As she continually met more and more women who were in Lower Manhattan who were being diagnosed, not just first responders but classroom teachers, secretaries, waitresses, retail workers, residents, and more, she and her firm pushed for the CDC to add uterine cancer to the 9/11 registry, waiting 20 years, while other rare diseases, like male breast cancer, made it onto the list first.

Sara wondered if women’s issues were given more weight when advocated by men, despite her supportive male colleagues in an inclusive workplace

Image credits: Barasch & McGarry team

“I wanted to make sure women’s cancers are included because, God forbid, I’m diagnosed with uterine or endometrial cancer during my lifetime, I know that I’m going to receive treatment, and I can be monitored and I can get help through the CDC program,” Sara exclaimed.

She continued: “Having that peace of mind for myself, I know, also translates to hundreds of thousands of women also having that peace of mind.

“God forbid something happens to them, their families are going to be taken care of.”

Sara currently represents more than 350 women with 9/11-related uterine cancer, and she is on a mission to make even more women aware of this rule change because, to date, less than 10% of non-first responders have signed up for federal 9/11 programs.

These women have scattered all over the country, and the world, in the decades since 9/11, with some not realizing that they fit the criteria for eligibility.

“9/11 toxins didn’t discriminate that day,” Sara warned, adding that the toxic substances remained in the air for at least eight months after the terrorist attack.

The toxins primarily consisted of dust, smoke, and chemicals, including pulverized building materials, such as concrete, glass fibers, asbestos, lead, mercury, and other hazardous substances.

“There is still more work to be done. We can’t accept the double standard,” Sara said

Image credits: Barasch & McGarry team

Despite enjoying an “inclusive” work environment with supportive male colleagues, upon being asked if she thought women’s issues were taken more seriously when spoken by a man, Sara replied: “I hope the days of that are over, [but] is it? No.”

She continued: “There is still more work to be done. We can’t accept the double standard.

“We’re talking about real women and families who are dealing with cancer and need support.”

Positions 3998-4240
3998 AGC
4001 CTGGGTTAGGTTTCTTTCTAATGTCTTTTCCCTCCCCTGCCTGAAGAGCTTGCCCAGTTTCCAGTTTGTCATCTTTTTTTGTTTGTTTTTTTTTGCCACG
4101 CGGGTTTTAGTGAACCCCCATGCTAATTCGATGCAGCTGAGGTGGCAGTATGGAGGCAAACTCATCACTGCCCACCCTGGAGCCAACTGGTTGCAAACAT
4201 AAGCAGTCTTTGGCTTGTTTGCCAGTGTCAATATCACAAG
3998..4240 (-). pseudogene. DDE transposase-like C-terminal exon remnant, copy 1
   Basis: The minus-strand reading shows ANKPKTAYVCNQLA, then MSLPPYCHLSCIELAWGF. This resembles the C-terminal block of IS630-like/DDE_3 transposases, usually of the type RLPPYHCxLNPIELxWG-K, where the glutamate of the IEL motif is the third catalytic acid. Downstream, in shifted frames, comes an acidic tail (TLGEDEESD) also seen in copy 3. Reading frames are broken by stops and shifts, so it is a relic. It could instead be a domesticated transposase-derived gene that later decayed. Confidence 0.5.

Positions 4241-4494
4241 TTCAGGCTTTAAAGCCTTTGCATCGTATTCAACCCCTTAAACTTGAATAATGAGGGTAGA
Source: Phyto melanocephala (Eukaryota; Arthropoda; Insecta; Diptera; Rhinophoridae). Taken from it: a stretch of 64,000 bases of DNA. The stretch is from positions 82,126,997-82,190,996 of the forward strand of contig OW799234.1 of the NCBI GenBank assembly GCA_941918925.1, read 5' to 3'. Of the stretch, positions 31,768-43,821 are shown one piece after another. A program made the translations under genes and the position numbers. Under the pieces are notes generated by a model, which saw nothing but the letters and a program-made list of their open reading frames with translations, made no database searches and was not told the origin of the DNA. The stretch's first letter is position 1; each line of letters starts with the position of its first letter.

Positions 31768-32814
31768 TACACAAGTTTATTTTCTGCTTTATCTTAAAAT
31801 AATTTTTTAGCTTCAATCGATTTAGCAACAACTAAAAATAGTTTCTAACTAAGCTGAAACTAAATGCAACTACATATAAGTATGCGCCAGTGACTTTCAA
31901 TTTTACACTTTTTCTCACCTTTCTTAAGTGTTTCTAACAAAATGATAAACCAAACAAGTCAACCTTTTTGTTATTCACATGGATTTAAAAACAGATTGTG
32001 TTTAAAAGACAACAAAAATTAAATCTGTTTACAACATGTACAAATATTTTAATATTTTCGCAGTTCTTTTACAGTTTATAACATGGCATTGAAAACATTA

Sara also admitted: “If a man needs to say it to get what we need, I don’t want that to be true, but I’ll do anything that I can do to support anybody that’s supporting the 9/11 community.”

The lawyer, who has described herself as a “real New Yorker through and through,” said she believed that the organization making the decisions for the community made a mistake by not including uterine and endometrial cancer earlier.

“But 20 years later, women’s voices are being raised up. We’re being heard, we’re being respected, we have a seat at the table,” Sara exclaimed. “And now that this cancer is being included, we’re finally on equal footing with the community.”

Sara described the amount of work her law firm had done “to educate women within the 9/11 community, to have their health checked, to not ignore signs that their health is failing, to take care of themselves.”

Women who were in Lower Manhattan between September 2001 and May 2002 are now eligible for free health screenings and treatments

Image credits: Barasch & McGarry team

Speaking from the experience of being a working mother to two boys, aged 10 and 13, she added: “Women don’t always put themselves first. We’re stretched very thin” before emphasizing the importance of self-care.

“Women in the 9/11 community have to have at the back of their head that there’s something different about us,” she explained. “We were exposed to toxins. If we don’t go to our doctor’s appointments, if we don’t trust our guts that something is wrong, we might not be here to deal with our family, our work, and do all the things we love doing.”

She observed: “It’s a good reminder to women on International Women’s Day to take care of yourself.”

After being asked about what International Women’s Day represented for the pioneering attorney helping thousands of women in need, a moment of emotional silence filled the virtual space created during the interview.

“Some days, it’s really hard to be a woman,” Sara commenced. “And I celebrate how difficult it is, and I celebrate all that women do and overcome and face, and I celebrate the women in my life, my amazing friends, who are professional working moms, who take it all on.”

She continued: “We raise our children, we’re leaders in our business, leaders in our community.”

Sara had one last wisdom to share: “I say no one works harder than a busy woman.

“If you want something done, you give it to a woman who has a lot on her plate already.”

Finally, Sara expressed how thankful she was for her “female counterparts at work.”

“We definitely support each other and lift each other up, and that’s what women need to do more of. We need to celebrate our successes and lift each other up.”